Growing pains: China's shrinking cities are addicted to building

By Sidney Leng / | April 2, 2019 3:02 PM SGT
?South China Morning Post
On paper, these debt-fuelled projects are major contributors to economic growth. But in reality, they do not bring real productivity, raising further questions over the efficiency and foresight of China's urban planning.
New urban constructions should, in theory, go hand in hand with population growth. But in many shrinking cities, local governments are still building, even though they need to accommodate fewer people.
?The Post analysed official population statistics for the 661 officially-designated cities in China between 2010 and 2017. After discounting those that had either been absorbed into other urban sprawls or did not exist in 2010, 627 remained.
Nationwide, the total urban population, including temporary workers, grew by 20 per cent between 2010 and 2017. The area of built-up urban area, measured in square kilometres, soared by 40 per cent over the same period, according to official yearbooks of urban construction produced by the Ministry of Housing and Urban-Rural Development.
The findings roughly correlate with a recent study by Wu Kang, a professor from the Capital University of Economics and Business in Beijing, who compared data from 2007 and 2016 and found that 11.5 per cent of cities had experienced more than three years of falling population over the course of that period.
Other scholars have used different methods to estimate the scale of China's shrinking cities, including Long Ying, a professor at Tsinghua University, who used satellite imagery to monitor the intensity of night lights in more than 3,300 cities and towns between 2013 and 2016. In 28 per cent of cases, the lights had dimmed.
In the ?Post's analysis of official data, more than one-third of those 71 cities still churning out new industrial zones or residential districts were located in China's northeast.
The cities are heavily concentrated in Liaoning Province, an important industrial hub, which was at the heart of a data manipulation scandal in 2015 when it was reported that some local governments had inflated their fiscal revenues by as much as 23 per cent.
In 2016, Liaoning reported unprecedented negative growth of 2.5 per cent.
?Mapped: the 71 Chinese cities with shrinking populations that are still building
An official urban plan on the Yingkou government's website, covering 2011 to 2030, estimated that the city's population would reach 2 million by 2030. This is despite the fact that in the decade to 2017, it had fallen 7.7 per cent to under 1 million people.
Despite a shrinking population, the city also planned to build up its urban area from 180 square kilometres in 2017 to 229 square kilometres by 2030.
It is not just cities in the northeast that are simultaneously shrinking and building: the problem can be found in cities throughout China's wealthy eastern and southern provinces too.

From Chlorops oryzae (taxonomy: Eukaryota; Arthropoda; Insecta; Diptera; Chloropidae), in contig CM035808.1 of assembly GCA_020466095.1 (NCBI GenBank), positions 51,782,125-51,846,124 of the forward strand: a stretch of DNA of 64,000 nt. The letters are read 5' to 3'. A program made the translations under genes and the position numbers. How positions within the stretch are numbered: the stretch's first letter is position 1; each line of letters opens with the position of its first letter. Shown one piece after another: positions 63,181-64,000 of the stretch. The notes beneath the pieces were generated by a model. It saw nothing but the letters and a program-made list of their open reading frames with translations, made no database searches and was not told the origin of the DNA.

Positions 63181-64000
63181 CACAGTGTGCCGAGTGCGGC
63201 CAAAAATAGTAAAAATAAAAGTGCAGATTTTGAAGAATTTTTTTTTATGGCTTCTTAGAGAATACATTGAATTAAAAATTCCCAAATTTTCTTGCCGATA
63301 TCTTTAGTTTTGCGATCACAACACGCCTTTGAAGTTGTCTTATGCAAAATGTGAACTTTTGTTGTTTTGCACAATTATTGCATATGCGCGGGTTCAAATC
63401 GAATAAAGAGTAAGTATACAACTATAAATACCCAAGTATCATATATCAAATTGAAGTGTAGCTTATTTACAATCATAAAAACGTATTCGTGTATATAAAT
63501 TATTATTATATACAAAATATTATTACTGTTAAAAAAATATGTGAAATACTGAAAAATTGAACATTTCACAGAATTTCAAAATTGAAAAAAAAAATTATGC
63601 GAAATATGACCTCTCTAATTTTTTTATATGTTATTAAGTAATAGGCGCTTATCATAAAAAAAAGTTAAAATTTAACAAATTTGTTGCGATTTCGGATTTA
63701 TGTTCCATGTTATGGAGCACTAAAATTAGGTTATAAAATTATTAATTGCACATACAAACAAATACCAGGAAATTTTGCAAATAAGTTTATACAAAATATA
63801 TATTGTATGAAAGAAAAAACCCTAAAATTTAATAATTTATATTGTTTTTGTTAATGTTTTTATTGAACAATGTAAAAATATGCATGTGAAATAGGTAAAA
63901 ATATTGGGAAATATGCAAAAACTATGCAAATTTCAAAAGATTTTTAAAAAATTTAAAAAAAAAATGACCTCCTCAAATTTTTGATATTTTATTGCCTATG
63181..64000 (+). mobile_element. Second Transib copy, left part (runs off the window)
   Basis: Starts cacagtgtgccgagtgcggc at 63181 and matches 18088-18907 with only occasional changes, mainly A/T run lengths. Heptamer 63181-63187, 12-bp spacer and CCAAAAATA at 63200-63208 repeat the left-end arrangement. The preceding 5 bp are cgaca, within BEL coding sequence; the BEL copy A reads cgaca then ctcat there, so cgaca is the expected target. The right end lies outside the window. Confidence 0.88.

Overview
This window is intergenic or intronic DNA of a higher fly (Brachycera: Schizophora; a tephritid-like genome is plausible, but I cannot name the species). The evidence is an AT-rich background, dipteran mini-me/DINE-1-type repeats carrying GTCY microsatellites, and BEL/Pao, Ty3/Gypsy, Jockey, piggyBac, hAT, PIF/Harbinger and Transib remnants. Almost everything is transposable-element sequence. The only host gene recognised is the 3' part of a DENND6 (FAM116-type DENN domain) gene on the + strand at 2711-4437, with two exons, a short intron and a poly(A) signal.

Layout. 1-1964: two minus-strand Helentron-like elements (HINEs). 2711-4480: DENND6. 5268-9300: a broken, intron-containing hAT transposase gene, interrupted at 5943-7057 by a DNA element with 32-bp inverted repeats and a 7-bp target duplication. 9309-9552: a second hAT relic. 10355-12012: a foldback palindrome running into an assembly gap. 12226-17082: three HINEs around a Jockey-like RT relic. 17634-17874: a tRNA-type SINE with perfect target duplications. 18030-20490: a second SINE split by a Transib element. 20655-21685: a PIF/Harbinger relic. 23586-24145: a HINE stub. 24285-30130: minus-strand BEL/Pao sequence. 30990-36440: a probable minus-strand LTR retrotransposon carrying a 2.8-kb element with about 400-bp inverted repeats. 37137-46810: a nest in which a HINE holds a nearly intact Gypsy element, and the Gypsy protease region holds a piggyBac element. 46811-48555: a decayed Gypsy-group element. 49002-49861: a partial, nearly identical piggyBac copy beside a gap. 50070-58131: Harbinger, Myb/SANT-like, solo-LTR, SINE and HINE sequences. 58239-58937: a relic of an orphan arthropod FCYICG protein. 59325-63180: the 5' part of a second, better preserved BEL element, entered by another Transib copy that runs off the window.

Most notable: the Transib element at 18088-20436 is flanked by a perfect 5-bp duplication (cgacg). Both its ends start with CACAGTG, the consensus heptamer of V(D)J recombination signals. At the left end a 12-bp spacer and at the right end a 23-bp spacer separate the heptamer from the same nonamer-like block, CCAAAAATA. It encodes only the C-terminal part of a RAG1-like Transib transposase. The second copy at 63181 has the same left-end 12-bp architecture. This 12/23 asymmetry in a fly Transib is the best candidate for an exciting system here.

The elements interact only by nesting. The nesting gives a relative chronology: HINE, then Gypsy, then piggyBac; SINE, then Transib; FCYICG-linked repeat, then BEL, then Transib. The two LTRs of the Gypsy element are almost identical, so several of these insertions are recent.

Yiwu, for instance, is a city in the central Zhejiang province, renowned for being a global marketplace for small commodities. In 2011, its urban population fell almost by half on the previous year to 670,000, mainly because many migrant workers left the city.
Still, the city kept building, adding 13.4 square kilometres in new developments from 2010 to 2017. Fortunately for the town planners, urban population growth in Yiwu has recovered in recent years.
Luoyang is one of the largest cities in the central Chinese province of Henan, with more than 2.3 million people living in its urban area. An ancient capital of China, Luoyang has been struggling to compete with the neighbouring city of Zhengzhou, the provincial capital, located 140km away, which is home to one of the world's biggest Foxconn factories.
More than 90,000 left Luoyang's urban areas between 2010 and 2017, yet city planners added 35.8 square kilometres to the urban sprawl.
To try to stop the haemorrhaging of its people, Luoyang is also one of China's most aggressive cities in attempting to lure talent, offering home-buying subsidies up to 1 million yuan per person.
Analysts have said that while China's local governments are scrapping it out for a bigger cut of central resources, it is unlikely that this situation will change.
"It is hard to expect local governments to set their goals in line with population shrinkage in the current economic system, under which governments still need to fight for resources to boost investment and growth," said Xu Jianwei, senior China economist at Natixis, who suggested that a shrinking city may not be the end of the world.
"It does not mean there is no opportunity for small cities that have population loss. Only after you live in a city of high density can you embrace the beauty of cities with fewer people," Xu said.
This article originally appeared in the South China Morning Post (SCMP), the most authoritative voice reporting on China and Asia for more than a century. For more SCMP stories, please explore the SCMP app or visit the SCMP's Facebook and Twitter pages. Copyright © 2019 South China Morning Post Publishers Ltd. All rights reserved.
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